Bio it worldexpoeurope2012_shublaq

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Bio/Healthcare-IT Research Priorities in Europe

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Bio it worldexpoeurope2012_shublaq

  1. 1. Towards  Personal   Health  Records,   Transla3onal   Research,  and  a   Truly  IT  Revolu3on   of  Medicine   Nour  Shublaq,  PhD   Centre  for  Computa-onal  Science   University  College  London,  UK   n.shublaq@ucl.ac.uk  From Drug Discovery Informatics to Personalised Therapeutics – Oct 2012, Vienna
  2. 2. Overview  •  Why  Personalised  Medicine?    •  The  Virtual  Physiological  Human  (VPH)  ini-a-ve  •  VPH  Simula-on  Case  Study  –  towards  personalised   drug  design  •  Infrastructure  suppor-ng  drug  discovery  –  Improving   the  odds  of  the  Medical  LoMery  •  Conclusions  
  3. 3. Human  Genome  Project   30,000 3000Sequencing of the human genome was 10profoundly important science that led 2to fundamental shifts in ourunderstanding of biology.30,000 – 40,000 protein coding genesin the human genome and not morethan 100,000 previously thought.Thousands of DNA variants have nowbeen associated with traits/diseases.Human Genome Project, InternationalHapMap Project, and Genome wideassociation studies (GWAS) in the lastdecade Genomic   Mol.  Profiles   Structure  
  4. 4. New  Sequencers   1 Human Genome in: 5 years (2001) 2 years (2004) 4 days (Jan 2008) 16 Hours (Oct 2008) 3 Hours (Nov 2009) 6 minutes (Now!)Cost of whole genome sequencing expected to drop to $100 in a few years 4
  5. 5. hMp://www.inbiomedvision.eu    
  6. 6. Challenges  ahead  Biological  challenges   Societal  challenges   –  Do  we  understand  biology  and   –  Privacy   diseases  enough  to  develop   –  How  to  prevent  inequali-es  in   reliable  computa-onal  models?   access  to  health  care?   –  How  to  integrate  growing   –  Health  care  economics   knowledge  into  models?   –  Implementa-on  in  health  care   –  How  to  prevent  adverse  ICT  Challenges   effects/misuse?   –  Data  quality   –  Data  management   –  Data  security   –  User  interfaces  
  7. 7. 1 Genotype-­phenotype  resources   Complex  disease   networks  Molecular-­level  models   (GWAS,  PPI,  …)   Disease  gene   Oinding   &  sema ing     ntic   2 in Disease   web   Developments   Text  m susceptibility  System-­level  models   (organ  networks,…)   Phenotypic   variation   Pharmacogenomics   Clinical  phenotypes   (EHR,  multi-­scale   physiological  models…)   Exposome   3 Translational  Systems  Biology   (drugs,  diet,  environmental   chemicals,…)   Nour Shublaq et al. (2012) – under review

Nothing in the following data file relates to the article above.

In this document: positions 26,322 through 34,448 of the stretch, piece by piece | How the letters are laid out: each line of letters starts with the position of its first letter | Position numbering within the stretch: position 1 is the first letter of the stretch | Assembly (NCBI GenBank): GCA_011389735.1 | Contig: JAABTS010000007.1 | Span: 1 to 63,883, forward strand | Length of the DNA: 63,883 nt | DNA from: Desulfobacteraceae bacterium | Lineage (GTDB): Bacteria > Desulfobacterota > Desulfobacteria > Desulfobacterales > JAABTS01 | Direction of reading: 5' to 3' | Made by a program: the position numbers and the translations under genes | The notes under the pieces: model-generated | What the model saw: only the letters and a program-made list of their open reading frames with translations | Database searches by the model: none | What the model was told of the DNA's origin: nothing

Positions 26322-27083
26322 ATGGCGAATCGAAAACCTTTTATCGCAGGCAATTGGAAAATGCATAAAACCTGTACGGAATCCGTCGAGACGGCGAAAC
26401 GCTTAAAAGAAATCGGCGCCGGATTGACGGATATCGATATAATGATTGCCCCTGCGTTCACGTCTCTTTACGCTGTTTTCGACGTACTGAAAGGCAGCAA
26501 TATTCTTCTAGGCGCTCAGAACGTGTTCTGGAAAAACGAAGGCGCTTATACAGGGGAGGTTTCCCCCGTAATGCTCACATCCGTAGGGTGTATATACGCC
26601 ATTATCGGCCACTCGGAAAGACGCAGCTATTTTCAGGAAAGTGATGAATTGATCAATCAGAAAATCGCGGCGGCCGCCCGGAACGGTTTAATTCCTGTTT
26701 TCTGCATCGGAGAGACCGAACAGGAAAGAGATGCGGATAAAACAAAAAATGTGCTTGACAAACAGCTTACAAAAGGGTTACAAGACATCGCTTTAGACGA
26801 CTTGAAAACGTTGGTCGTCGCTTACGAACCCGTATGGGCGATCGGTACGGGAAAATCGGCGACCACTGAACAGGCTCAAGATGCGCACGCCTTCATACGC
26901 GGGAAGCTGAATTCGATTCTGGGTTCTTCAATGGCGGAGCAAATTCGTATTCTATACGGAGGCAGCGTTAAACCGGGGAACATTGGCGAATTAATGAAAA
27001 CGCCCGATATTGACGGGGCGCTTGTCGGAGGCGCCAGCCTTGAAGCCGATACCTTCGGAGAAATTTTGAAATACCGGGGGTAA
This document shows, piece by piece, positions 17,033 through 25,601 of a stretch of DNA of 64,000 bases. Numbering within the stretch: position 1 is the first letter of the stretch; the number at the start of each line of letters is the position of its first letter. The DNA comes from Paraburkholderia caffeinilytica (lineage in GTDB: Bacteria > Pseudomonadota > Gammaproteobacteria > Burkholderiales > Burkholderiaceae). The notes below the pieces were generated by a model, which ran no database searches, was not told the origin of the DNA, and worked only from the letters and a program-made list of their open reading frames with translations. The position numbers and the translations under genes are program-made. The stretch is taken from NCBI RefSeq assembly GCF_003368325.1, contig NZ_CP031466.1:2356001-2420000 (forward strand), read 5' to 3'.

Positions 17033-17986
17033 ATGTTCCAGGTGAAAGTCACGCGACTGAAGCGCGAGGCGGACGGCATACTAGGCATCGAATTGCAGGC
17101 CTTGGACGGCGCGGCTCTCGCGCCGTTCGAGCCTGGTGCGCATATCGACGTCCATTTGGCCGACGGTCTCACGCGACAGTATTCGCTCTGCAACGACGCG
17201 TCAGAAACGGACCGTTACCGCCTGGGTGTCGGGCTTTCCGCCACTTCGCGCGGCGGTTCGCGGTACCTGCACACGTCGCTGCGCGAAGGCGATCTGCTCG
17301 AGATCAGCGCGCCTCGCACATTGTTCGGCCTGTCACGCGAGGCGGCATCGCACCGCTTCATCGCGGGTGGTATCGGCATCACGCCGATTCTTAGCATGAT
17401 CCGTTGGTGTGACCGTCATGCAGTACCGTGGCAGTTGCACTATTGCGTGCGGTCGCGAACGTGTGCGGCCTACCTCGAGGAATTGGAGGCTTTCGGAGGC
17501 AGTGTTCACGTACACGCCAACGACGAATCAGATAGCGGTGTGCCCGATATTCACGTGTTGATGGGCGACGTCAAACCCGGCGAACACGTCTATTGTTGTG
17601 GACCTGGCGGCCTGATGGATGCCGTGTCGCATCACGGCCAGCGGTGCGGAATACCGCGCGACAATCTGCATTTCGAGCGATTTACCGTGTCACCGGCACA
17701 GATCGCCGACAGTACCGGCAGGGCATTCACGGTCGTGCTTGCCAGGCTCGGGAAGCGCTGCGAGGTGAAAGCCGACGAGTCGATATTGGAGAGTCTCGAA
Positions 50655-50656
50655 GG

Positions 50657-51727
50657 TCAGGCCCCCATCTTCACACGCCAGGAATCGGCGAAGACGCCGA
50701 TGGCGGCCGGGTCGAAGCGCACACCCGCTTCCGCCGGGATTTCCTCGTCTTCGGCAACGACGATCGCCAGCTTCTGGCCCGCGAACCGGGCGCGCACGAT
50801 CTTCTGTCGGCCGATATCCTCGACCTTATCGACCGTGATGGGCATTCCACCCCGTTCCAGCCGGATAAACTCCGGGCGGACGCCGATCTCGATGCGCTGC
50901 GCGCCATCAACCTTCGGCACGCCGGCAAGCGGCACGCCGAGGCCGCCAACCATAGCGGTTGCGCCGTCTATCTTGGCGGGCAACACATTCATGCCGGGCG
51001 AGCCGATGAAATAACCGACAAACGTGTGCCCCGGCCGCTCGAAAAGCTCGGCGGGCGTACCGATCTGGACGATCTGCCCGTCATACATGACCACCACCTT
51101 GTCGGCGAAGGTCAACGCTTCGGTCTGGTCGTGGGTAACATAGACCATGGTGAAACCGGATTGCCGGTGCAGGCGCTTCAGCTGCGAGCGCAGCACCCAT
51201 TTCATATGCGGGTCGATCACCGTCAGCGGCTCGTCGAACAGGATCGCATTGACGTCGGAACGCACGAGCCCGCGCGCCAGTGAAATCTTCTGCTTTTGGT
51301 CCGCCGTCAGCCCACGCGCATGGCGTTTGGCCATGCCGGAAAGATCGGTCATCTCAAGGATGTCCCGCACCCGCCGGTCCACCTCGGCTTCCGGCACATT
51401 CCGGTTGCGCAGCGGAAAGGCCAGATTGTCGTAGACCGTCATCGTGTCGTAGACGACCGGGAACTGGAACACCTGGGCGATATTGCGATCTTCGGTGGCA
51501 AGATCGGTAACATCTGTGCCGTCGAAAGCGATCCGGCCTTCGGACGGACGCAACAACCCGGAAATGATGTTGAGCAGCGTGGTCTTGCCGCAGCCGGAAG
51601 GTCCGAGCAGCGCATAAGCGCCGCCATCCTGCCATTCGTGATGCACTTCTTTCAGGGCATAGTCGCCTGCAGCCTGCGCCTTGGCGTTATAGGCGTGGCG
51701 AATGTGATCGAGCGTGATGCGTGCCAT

8. 8. •  Why  Personalised  Medicine?    •  The  Virtual  Physiological  Human  (VPH)  ini-a-ve  •  VPH  Simula-on  Case  Study  –  towards  personalised   drug  design  •  Infrastructure  suppor-ng  drug  discovery  –  Improving   the  odds  of  the  Medical  LoMery  •  Conclusions  
  9. 9. What  is  the  VPH?    •  The Virtual Physiological Human is a methodological and technological Organism descriptive, integrative and Organ predictive, framework that is Tissue intended to enable the investigation of the human body as a single Cell complex system Organelle Interaction Protein•  Aims Cell •  Enable collaborative Signals investigation of the human Transcript body across all relevant scales Gene •  Introduce multiscale Molecule methodologies into medical €207M initiative and clinical research in EU-FP7
  10. 10. The  challenge:  organs  to  proteins    Environment   → Medical informaticsOrganism  Organ  system   → Personalised medicine Heart Lungs Diaphragm Knee Colon Liver EyeOrgan   x 1million 20 generations Cardiac sheets Acinus Osteon Lymph node Liver lobule NephronTissue  Cell  Network  Protein  Gene  Atom  
  11. 11. •  Why  Personalised  Medicine?    •  The  Virtual  Physiological  Human  (VPH)  ini-a-ve  •  VPH  Simula-on  Case  Study  –  towards  personalised   drug  design  •  Infrastructure  suppor-ng  drug  discovery  –  Improving   the  odds  of  the  Medical  LoMery  •  Conclusions  
  12. 12. Drug  Selec3on  and  Drug  Design      Assessment  of  the  binding  of  small  molecules  to  proteins   key  to  both  drug  discovery  and  treatment  selec-on    Techniques  applicable  to  one  area  can  also  be  used  in   another    Quan-fying  drug  –  protein  binding  strength  requires   atomis-cally  detailed  models    Time  to  comple-on  key  in  both  drug  discovery  and          clinical  applica-ons  
  13. 13. WIREs Syst Biol Med, Aug 2012Chem Biol DrugDes specialtheme, Jan 2013Epub Jul 2012